Business Leaders for Michigan (BLM), the state’s business roundtable, has released findings from a recent survey on K-12 education, which shows strong voter interest for greater improvement in Michigan schools.
Conducted by the Glengariff Group in August, BLM’s survey of 600 people also demonstrated voters approve of the job Michigan schools are doing, as well as actions that would strengthen achievement and accountability.
“Nearly 65 percent (of respondents) approve of the job being done by their local schools, and a majority think Michigan schools perform at a level similar to schools in other states,” says Doug Rothwell, BLM president and CEO. “Unfortunately there doesn’t seem to be widespread public awareness that Michigan student performance lags that of other states, resulting in three-fourths of our students graduating high school unprepared to enter the workforce or to continue their education.”
Rothwell points to fourth grade reading scores in Michigan that rank 46th nationwide, eighth grade math results ranked 37th, and 2016 ACT testing data, which shows that 23 percent of Michigan students demonstrated career and college readiness benchmarks in math, English, science, and reading.
“What’s alarming about these results is that they generally reflect downward trends —we’re falling behind other states,” he adds.
The findings come as BLM continues a major study exploring ways to improve K-12 education. The BLM survey findings also indicate:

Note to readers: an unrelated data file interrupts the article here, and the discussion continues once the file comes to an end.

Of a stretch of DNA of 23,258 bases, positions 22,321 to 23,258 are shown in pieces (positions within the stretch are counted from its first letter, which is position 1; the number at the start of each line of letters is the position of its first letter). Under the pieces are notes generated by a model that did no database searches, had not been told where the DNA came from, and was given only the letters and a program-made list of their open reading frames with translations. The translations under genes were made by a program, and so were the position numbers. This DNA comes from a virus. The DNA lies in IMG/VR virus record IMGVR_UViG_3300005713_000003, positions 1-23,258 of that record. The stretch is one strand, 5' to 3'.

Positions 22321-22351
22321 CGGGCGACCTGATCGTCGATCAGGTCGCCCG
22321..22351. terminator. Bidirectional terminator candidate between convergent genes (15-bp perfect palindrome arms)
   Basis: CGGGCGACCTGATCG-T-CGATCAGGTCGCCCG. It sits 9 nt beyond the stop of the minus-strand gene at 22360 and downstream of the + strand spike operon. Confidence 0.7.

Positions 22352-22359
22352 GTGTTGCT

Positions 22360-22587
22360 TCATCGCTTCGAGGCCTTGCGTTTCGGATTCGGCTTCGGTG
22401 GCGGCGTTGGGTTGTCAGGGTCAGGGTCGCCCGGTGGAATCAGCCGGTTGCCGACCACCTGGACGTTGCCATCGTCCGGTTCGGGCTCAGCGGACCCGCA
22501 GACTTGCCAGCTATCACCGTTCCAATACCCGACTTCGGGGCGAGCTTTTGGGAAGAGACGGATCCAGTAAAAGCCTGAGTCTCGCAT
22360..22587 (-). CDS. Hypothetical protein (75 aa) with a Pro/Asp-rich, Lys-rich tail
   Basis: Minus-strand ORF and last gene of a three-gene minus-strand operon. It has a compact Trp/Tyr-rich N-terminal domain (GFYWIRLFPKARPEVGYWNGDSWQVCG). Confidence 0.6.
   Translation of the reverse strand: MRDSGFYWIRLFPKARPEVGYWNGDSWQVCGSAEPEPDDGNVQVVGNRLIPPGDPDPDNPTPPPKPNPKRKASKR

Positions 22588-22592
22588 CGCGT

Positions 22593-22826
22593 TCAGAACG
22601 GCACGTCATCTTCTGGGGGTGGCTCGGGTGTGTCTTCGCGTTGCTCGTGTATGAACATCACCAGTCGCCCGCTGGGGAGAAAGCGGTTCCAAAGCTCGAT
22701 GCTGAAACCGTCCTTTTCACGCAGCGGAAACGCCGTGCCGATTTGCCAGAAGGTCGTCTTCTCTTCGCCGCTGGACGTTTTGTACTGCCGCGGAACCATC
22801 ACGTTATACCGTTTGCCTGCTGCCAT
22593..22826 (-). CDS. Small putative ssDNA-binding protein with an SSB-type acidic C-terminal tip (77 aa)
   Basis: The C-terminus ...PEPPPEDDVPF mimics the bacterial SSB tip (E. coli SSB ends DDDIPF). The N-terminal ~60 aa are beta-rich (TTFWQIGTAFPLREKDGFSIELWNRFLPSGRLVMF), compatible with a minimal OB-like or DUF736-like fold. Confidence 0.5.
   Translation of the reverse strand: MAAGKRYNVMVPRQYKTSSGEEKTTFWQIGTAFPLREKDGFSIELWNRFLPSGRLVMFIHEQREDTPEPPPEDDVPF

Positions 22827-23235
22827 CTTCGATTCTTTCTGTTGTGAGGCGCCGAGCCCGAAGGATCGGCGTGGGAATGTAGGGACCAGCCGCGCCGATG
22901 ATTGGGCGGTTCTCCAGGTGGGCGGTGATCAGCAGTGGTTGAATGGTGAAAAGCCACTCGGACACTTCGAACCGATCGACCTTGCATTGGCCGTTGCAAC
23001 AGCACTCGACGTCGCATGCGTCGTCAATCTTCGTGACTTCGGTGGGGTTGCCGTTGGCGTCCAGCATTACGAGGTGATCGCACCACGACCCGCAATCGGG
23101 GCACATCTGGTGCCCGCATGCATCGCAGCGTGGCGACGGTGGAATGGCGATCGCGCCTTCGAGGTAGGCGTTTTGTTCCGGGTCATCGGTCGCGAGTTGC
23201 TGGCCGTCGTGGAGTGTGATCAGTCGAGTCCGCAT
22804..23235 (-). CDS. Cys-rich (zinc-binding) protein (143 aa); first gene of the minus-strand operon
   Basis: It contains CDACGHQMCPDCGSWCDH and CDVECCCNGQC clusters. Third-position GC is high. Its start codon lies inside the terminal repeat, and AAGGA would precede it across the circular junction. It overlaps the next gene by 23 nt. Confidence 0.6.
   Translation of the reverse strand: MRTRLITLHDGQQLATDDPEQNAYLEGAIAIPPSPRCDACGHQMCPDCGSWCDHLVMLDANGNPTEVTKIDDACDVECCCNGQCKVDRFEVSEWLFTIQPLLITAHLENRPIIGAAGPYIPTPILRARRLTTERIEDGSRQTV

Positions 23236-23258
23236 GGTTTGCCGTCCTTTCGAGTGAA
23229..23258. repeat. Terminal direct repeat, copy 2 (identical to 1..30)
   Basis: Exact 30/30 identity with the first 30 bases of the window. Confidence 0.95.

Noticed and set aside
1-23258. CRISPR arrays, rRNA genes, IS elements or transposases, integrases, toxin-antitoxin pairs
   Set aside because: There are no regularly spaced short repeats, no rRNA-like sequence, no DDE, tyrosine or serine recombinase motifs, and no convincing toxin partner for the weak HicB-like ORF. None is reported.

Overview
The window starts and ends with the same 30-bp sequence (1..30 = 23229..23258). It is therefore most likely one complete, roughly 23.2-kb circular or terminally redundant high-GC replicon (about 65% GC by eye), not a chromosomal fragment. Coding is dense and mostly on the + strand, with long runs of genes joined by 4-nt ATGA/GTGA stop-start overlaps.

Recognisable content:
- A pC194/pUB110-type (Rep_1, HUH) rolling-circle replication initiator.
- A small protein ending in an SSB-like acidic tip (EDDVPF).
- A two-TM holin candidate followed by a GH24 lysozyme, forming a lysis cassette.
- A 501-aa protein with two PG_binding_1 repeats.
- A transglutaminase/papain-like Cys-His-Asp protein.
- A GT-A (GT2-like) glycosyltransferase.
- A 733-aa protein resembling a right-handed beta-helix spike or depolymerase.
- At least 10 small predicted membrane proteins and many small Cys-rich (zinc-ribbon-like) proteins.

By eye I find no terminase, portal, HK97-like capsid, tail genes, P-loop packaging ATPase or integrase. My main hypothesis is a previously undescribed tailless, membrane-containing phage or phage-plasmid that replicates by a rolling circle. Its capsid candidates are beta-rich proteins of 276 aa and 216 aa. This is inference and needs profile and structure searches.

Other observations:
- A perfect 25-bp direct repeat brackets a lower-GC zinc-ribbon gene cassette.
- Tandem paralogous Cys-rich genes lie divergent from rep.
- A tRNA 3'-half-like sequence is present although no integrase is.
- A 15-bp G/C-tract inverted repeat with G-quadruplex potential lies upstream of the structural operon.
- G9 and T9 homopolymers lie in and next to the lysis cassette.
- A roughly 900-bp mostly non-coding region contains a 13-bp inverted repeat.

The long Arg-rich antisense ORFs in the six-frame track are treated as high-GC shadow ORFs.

- By a margin of 47 to 43.1 percent, Michigan voters are split on whether they approve or disapprove of the job Michigan’s public schools as a whole are doing. This split is reflective across nearly all demographic groups.
- 65.1 percent of African American voters disapprove of the job Michigan public schools are doing, with 40.9 percent strongly disapproving.
- By a margin of 64.5 percent to 29.4 percent, Michigan voters strongly approve of the job their local public school is doing.
- Voters are split on whether they believe Michigan public and charter schools are held accountable for producing proficient students. More than 40 percent of voters believe schools are held accountable, while 42.5 percent of voters believe they are not.
- By a margin of 63.5 percent to 27.5 percent, Michigan voters would support giving the state more authority to take over failing schools.
- By a margin of 74 percent to 17.2 percent, Michigan voters would support Michigan implementing an education accountability plan like Massachusetts.
- Michigan voters support giving the state more authority to take over poorly performing schools (63.5 percent), and providing every Michigan public school with an A–F grade on their ability to educate their students based on student test scores aligned with strong proficiency standards (77.5 percent).
The survey was conducted from Aug. 28-31 and has a margin of error of +/- 4 percent with a 95 percent level of confidence. The full results can be found here.